Long sales cycles. Let's say a company selling complex B2B high-tech solutions faces long sales cycles due to the need for extensive education of the customer, multiple decision-makers, and a high level of customization in their product.

Simply speeding up the pipeline may not be feasible or desirable. The pipeline velocity metric might show slower movement, not due to inefficiencies but due to the necessary time for thorough customer education and decision-making processes. Anything that is consultative selling, professional services, or requires a change in traditional thinking will likely be in this bucket. If that's the case, improving velocity in this context might mean focusing on better qualification of leads or enhancing sales enablement rather than just trying to shorten the sales cycle. You must educate your audience, introduce them as an expert in the area, or provide a hand-holding process. This particular problem doesn't necessarily indicate an issue but instead reflects the nature of the sales environment. We have to be careful here.

Seasonal fluctuations. A company dealing in consumer products with significant seasonal demand experiences changes in pipeline velocity throughout the year. The metric during peak season might be high due to increased demand, but this doesn't necessarily reflect the efficiency of the sales process. Conversely, lower velocity in off-peak seasons might not indicate a problem. Seasonal fluctuations can skew the interpretation of that metric, making it challenging to gauge the underlying sales process efficiency.

Without adjusting for these seasonal variations, the company might make misguided decisions, like changing the sales strategy during a naturally slow period` or failing to recognize inefficiencies during peak seasons. These types of businesses are very cash flow sensitive and must plan around that. You are in trouble if you make a wrong decision based on the incorrect pipeline velocity readout. No good.

Diverse product portfolio with varying sales dynamics. A diversified corporation with a wide range of products, from fast-moving consumer goods to high-value industrial equipment, tries to apply pipeline velocity uniformly across all units. Different products have different sales dynamics. For instance, industrial equipment may have a longer sales cycle and require more in-depth customer engagement than consumer goods. Applying the exact Pipeline Velocity expectations across a diverse portfolio can lead to inaccurate performance assessments. Misalignment in expectations can result in inappropriate resource allocation, with some business units being pressured to speed up their sales processes unnaturally.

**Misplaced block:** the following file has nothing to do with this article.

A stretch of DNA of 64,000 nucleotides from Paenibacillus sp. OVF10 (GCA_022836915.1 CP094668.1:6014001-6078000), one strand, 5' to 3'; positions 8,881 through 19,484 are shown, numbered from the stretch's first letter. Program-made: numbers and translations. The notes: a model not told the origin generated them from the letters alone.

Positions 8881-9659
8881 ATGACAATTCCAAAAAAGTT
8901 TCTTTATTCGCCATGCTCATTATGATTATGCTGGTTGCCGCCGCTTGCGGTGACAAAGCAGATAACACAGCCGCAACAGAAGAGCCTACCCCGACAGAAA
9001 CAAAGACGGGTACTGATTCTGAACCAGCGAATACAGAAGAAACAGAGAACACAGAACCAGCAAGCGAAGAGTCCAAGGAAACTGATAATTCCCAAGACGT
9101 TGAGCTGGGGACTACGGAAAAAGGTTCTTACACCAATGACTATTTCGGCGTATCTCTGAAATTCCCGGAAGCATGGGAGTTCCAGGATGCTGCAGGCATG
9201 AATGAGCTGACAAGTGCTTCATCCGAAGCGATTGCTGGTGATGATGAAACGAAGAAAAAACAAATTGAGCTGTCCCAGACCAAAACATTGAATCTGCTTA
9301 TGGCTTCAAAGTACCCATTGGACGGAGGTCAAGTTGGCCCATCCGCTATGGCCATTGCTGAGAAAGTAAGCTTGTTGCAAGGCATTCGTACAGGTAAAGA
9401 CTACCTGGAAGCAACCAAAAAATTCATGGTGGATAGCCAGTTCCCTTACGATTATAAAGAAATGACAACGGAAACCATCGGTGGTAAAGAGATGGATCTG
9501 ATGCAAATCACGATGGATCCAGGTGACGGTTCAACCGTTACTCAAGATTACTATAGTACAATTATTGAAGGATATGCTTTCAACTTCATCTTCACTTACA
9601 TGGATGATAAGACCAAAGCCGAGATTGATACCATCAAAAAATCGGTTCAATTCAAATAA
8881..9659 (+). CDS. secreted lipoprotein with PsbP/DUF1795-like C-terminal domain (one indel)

In contrast, others must be pushed more to optimize their sales cycle. Complexity doesn't stop here. Since each BU might have a different buyer and could be co-dependent on various product sales, it adds a lot of blurred pictures regarding velocity. Aggregating everything in one metric makes sense only if you apply the same approach to all units and understand the underlying issues.


Yes, it's a simple and fundamental metric. However, the value is not in the metric itself. It's the actions you need to take to change the trajectory of your output. The breadth of the impact is determined by the steps you and your team can take. That's why the underlying strategic significance of pipeline velocity is underestimated. Focused improvement of this metric enables companies to accelerate their sales cycles, boost overall revenue generation, and expedite their cash reinvestment. The benefits are beyond the obvious, especially if you have no time to review hundreds of weekly metrics. Regular monitoring, thorough analysis, and well-calculated strategic actions are crucial for optimizing pipeline velocity, ensuring the company maintains agility and responsiveness in a dynamic market.

This metric is a compass for Revenue Operations (RevOps) teams, guiding them towards impactful efforts. The strategies we've discussed—improving lead quality, refining the sales process, empowering sales teams, aligning marketing and sales, and effectively leveraging technology—work in concert to expedite the sales pipeline.

Prioritizing pipeline velocity is a strategic imperative for companies aiming for efficient, accelerated, and scalable growth. By adopting a holistic approach that fine-tunes every facet of the sales and marketing process, companies can unlock new levels of performance and profitability, steering towards success and market leadership in a competitive landscape.

This article is written by our partners RevOps Venture

Dimitris Adamidis (RevOps Venture)
January 25, 2024
5 min read